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How to wax skis?

Ski waxing is a well-known process and a mandatory step before your ski vacations. This operation must be renewed frequently if you are a regular rider. Waxing is done before a competition in order to prepare your skis or at the end of the season before storing them for the summer. But before we get there, it is crucial to understand what a ski base is.

Understanding the ski base structure

On each ski base, you will a find a structure designed to improve the gliding: little diagonal grooves evacuate the film of water that builds up under the tip when you ski. By waxing your skis, you will enhance your base properties and protect it from oxidation. This process drastically improves the gliding performance of your ski.
Structure of a ski base

To preserve the structure of your ski base, all brushing and scraping operations must be done from tip to tail.

The ski waxing can be decomposed in 2 main steps: the cleaning of the base and the waxing in itself.

What gear do I need for the waxing?

To wax your skis, you will need:

  • 1 block of cleaning paraffin,
  • 1 block of universal ski wax,
  • 1 waxing iron,
  • 1 plastic scraper,
  • 1 bronze brush,
  • 1 soft brush.

How to clean your skis?

You may be the most meticulous person in the world but your skis will still attract dirt and filth like a magnet. Ski lift grease, soil and plant residues, groomer oil and other debris annoyingly tend to find their way under your ski bases.

That’s why it is necessary to clean your skis well before you start waxing. This will unload the base of all the impurities you collected on the slopes and prepare the base to absorb the new wax.

First of all, set the iron on 100°C and melt the wax along the ski. Getting the right amount is a little tricky. Try to coat the entire base with a thin and consistent layer of wax.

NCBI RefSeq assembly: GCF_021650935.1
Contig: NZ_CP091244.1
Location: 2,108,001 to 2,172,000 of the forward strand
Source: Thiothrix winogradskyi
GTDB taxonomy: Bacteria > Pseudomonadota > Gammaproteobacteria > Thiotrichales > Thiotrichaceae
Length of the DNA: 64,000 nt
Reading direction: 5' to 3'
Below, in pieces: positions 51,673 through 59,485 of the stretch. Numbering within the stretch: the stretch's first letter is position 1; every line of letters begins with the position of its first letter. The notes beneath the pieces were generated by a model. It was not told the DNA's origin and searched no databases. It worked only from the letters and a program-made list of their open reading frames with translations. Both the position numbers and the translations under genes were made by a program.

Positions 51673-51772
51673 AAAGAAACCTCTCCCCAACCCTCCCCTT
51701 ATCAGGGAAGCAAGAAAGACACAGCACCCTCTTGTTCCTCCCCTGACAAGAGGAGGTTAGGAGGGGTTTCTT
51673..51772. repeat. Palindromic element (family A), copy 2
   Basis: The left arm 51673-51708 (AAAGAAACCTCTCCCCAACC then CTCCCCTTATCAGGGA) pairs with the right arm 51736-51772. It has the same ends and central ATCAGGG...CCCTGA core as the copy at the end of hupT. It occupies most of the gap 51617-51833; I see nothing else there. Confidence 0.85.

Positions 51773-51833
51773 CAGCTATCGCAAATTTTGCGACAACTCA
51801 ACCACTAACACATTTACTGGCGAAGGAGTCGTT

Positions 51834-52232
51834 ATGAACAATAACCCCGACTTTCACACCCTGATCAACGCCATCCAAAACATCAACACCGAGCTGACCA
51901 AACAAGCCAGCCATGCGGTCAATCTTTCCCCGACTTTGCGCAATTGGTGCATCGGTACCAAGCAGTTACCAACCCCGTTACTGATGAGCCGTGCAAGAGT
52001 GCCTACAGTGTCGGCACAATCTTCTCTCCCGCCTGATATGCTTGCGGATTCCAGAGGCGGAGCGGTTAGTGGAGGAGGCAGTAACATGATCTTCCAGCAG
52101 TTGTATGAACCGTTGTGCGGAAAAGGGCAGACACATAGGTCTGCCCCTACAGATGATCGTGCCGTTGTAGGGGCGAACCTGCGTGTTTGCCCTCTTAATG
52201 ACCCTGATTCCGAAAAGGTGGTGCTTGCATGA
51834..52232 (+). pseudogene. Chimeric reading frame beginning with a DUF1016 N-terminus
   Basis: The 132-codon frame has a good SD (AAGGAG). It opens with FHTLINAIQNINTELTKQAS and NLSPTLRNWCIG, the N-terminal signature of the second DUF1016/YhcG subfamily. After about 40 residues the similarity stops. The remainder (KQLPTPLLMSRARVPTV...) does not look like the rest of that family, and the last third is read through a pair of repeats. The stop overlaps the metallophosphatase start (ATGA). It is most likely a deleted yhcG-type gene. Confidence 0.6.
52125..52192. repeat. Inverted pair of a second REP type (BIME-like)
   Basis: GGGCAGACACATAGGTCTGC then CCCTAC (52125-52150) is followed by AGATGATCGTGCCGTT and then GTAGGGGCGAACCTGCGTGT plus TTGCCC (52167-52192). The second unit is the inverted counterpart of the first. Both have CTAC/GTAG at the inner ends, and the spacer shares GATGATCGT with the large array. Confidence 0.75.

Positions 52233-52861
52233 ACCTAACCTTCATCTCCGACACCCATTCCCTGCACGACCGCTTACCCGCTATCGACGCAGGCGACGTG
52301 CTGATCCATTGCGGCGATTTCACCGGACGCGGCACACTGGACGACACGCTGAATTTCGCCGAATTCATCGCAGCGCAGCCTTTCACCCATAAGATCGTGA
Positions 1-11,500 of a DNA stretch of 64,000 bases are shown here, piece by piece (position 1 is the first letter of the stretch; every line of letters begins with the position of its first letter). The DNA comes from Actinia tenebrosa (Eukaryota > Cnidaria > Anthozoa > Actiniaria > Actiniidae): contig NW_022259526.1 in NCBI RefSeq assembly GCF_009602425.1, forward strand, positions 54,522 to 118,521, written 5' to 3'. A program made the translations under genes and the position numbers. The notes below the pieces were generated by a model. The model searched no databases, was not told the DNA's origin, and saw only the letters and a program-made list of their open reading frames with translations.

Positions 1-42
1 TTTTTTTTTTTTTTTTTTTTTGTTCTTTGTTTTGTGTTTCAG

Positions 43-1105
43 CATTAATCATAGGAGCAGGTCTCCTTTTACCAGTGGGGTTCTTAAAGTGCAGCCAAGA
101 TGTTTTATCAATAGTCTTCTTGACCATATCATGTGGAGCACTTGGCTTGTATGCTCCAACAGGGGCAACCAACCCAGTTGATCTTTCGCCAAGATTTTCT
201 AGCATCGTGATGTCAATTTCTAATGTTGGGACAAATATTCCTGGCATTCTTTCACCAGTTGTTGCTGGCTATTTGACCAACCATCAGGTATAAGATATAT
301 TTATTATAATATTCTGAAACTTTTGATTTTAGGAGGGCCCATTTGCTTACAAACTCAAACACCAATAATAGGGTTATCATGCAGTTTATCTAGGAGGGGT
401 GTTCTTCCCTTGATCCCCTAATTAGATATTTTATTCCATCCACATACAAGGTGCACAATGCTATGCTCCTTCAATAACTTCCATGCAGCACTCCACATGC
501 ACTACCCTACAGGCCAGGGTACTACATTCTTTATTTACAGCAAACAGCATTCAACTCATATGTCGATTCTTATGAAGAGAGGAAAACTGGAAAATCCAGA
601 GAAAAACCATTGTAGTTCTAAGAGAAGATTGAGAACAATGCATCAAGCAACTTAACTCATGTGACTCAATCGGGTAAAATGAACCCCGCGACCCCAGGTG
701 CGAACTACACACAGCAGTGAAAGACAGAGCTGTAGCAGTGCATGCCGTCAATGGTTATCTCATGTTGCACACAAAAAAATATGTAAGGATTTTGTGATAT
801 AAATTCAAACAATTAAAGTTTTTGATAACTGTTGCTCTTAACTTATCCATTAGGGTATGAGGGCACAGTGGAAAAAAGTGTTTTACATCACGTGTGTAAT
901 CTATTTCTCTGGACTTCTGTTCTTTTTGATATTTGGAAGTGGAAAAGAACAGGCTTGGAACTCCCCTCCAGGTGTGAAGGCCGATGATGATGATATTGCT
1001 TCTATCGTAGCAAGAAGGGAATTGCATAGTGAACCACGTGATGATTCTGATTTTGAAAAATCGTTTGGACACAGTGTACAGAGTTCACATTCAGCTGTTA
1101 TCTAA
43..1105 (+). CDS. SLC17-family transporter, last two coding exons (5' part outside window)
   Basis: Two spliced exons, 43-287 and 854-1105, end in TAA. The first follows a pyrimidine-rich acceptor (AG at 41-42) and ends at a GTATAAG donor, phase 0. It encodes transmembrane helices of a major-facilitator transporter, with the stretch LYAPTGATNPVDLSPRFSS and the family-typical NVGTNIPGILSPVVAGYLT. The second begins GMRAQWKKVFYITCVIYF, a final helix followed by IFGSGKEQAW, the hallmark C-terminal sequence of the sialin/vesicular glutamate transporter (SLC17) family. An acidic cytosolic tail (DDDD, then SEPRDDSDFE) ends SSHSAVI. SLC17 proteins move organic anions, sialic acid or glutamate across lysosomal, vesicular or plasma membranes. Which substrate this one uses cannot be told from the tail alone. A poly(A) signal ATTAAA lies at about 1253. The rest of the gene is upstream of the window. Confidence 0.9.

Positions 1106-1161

Be careful with the temperature of the iron. Too hot, it will burn the paraffin and take away its gliding properties. The same applies for the wax. Besides, some waxes contain fluorine whose vapors can be dangerous for your your health so always work in a well-ventilated room and if possible wear a protective mask if you use a fluorine wax.

In order to heat up the wax and paraffin properly, we recommend using a waxing iron. Very light, it can be set up on the ideal temperature and is specially designed to apply wax. You can also use your grandma’s old iron if you have a taste for danger...

Then, spread the wax with the hot iron, slowly and homogeneously on the whole surface of the base. If you hear a crackling sound, it means that your iron is too hot and is damaging the base. If that’s the case, lower its temperature.

On a side note, the base might be resistant but it may not endure the heat if you leave your warm iron in the same spot for too long, in the same way that your normal iron can burn your clothes.

For a good waxing, the ski base should be at room temperature. Therefore, you should avoid waxing your skis right after a session, the contact between the hot substance and the cold base will create a thermal shock causing your wax or wax to crackle immediately.

Once the wax well spread, remove it directly with a plastic scraper. Scrape a few times, always from tip to tail, in order to remove the wax. The result should be a black/greyish residue, meaning the dirt was absorbed into the wax. After that, take your bronze brush and pass it on the base from tip to tail. Never go back and forth and do not press too hard in order to preserve the base microstructure. Finally, get rid of the last residues with a soft brush for the finish touch.

Waxing your skis:

Different types of waxes are available on the market but we recommend the universal ski wax if you're not used to waxing your gear. Performing on a temperature range from -10°C to +10°C, the universal wax is the best way to ride in all conditions and on all types of snow.

To spread the wax, proceed exactly like you did earlier with the cleanser to clean your base. For universal waxes, keep your iron temperature at 100°C and lay a coat of wax on your base before spreading it with the iron.

Unlike the cleaning phase, this time, let the wax rest and soak in. Leave the wax to dry for 2 hours. The wax remover, being lighter than the wax, will rise up to the surface during the drying phase while the wax will go the opposite way and be absorbed by the base.

After 2 hours, your base will have soaked up the wax and all that’s left for you to do is to scrape the excess off. Use the plastic scraper as usual and pass it from tip to tail once again, without pressing too hard.

Finally, brush your base to clean up the very last residues and you’re all done.